A little-known writer who immigrated to the United States more than a century ago helped build a collection of Latvian books in the Chicago Public Library, but failed in his efforts to bring bibliographic and orthographic reform to his homeland.
The legacy of Jānis Šmits, known in America as John Johnson Schmidt, is a series of short stories he penned while still in his homeland, as well as a catalog of Latvian books held in the Chicago Public Library.
He was born June 10, 1877, at Martyniškiai, near Žagare in what today is northern Lithuania close to the border with Latvia, according to an obituary written by literary historian Teodors Zeiferts.1 When he was young, Schmidt’s family moved first to Kurzeme, then to Rīga. It was around the turn of the 20th century that Schmidt began to publish his stories, starting with “Saprašanās,” which appeared in 1899 in the journal Jaunā Raža. As an author, he was known as Šmitu Jānis.
“In Latvian literature, he flared up like a meteor,” Zeiferts wrote in the newspaper Latvis, “but then suddenly disappeared.” Schmidt had the ability to view a mundane event and unravel the psychology of its characters, although his prose was still evolving, Zeiferts observed.2
The writer and critic Andrievs Niedra was in general ambivalent about Schmidt’s work, but clearly did not care for “Saprašanās.”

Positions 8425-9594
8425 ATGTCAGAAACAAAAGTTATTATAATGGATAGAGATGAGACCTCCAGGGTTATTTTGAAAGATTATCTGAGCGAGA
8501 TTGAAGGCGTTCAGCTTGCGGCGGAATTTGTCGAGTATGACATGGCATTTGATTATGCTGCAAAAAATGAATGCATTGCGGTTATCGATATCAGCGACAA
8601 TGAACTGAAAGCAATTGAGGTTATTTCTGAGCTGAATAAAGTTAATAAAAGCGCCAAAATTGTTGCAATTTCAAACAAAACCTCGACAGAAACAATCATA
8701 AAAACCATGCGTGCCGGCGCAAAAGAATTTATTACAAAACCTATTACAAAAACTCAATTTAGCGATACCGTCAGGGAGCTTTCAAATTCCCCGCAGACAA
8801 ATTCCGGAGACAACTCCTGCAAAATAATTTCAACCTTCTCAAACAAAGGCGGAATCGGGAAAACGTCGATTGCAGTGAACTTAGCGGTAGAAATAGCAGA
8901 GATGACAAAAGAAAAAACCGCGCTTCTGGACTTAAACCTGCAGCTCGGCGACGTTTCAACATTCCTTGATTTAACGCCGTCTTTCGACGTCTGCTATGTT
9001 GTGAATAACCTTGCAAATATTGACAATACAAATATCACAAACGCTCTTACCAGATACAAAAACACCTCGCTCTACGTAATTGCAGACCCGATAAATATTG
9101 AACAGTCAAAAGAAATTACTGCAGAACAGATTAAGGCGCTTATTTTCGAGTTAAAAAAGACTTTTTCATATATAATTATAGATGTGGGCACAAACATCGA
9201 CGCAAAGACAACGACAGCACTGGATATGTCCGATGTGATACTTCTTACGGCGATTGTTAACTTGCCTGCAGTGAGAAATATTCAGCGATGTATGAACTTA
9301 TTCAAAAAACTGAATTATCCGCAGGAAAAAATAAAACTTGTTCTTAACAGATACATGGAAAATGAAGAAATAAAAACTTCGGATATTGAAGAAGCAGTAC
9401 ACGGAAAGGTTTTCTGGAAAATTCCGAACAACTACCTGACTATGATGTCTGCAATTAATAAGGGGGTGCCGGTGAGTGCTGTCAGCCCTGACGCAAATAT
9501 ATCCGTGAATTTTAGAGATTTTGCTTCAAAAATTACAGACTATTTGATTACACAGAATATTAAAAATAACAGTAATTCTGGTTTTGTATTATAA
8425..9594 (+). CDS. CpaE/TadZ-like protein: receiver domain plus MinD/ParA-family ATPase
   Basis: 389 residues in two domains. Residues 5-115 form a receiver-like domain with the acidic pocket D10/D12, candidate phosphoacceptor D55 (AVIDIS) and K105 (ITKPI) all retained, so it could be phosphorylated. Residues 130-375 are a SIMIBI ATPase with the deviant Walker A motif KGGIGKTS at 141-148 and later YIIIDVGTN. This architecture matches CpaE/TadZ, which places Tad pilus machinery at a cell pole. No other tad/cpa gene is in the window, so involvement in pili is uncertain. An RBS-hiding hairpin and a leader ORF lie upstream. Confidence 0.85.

“(H)is psychological characterization leaves on me such an unnatural and unlikeable impression,” Niedra complained, “that I would like to compare it to the whining heard when dragging your thumb in a wet glass.”3
While periodicals such as Austrums published Schmidt’s work, Mājas Viesa Menešraksts did not deem his creations worthy. When Schmidt in 1901 reported that he no longer would be writing for the periodical, the editor responded with a public rebuke, noting that Schmidt had never worked for Mājas Viesa Menešraksts. The editor added, “By not publishing his manuscripts we thought he would get the hint not to work for the wastebasket, because we take no joy in receiving worthless third-rate literature.”4
Perhaps it was such rejection that eventually convinced Schmidt to leave his homeland for America, although he also spent time in jail “because he was associated with students who were alleged to be working against the government,” according to the Wisconsin State Journal, which reported on his adventures in 1908.5
Schmidt was one of several Latvians who arrived in New York in May 1904 aboard the steamship Norge. On the passenger list, his profession was listed as journalist. One of the other Latvians traveling on the ship was Nicholas Dozenberg, who would become an active socialist and, eventually, a communist and then a Soviet spy. Schmidt listed his contact in America as Charles Carol (Kārlis Karogs), a polyglot missionary in New York who helped many Latvians and other immigrants get settled.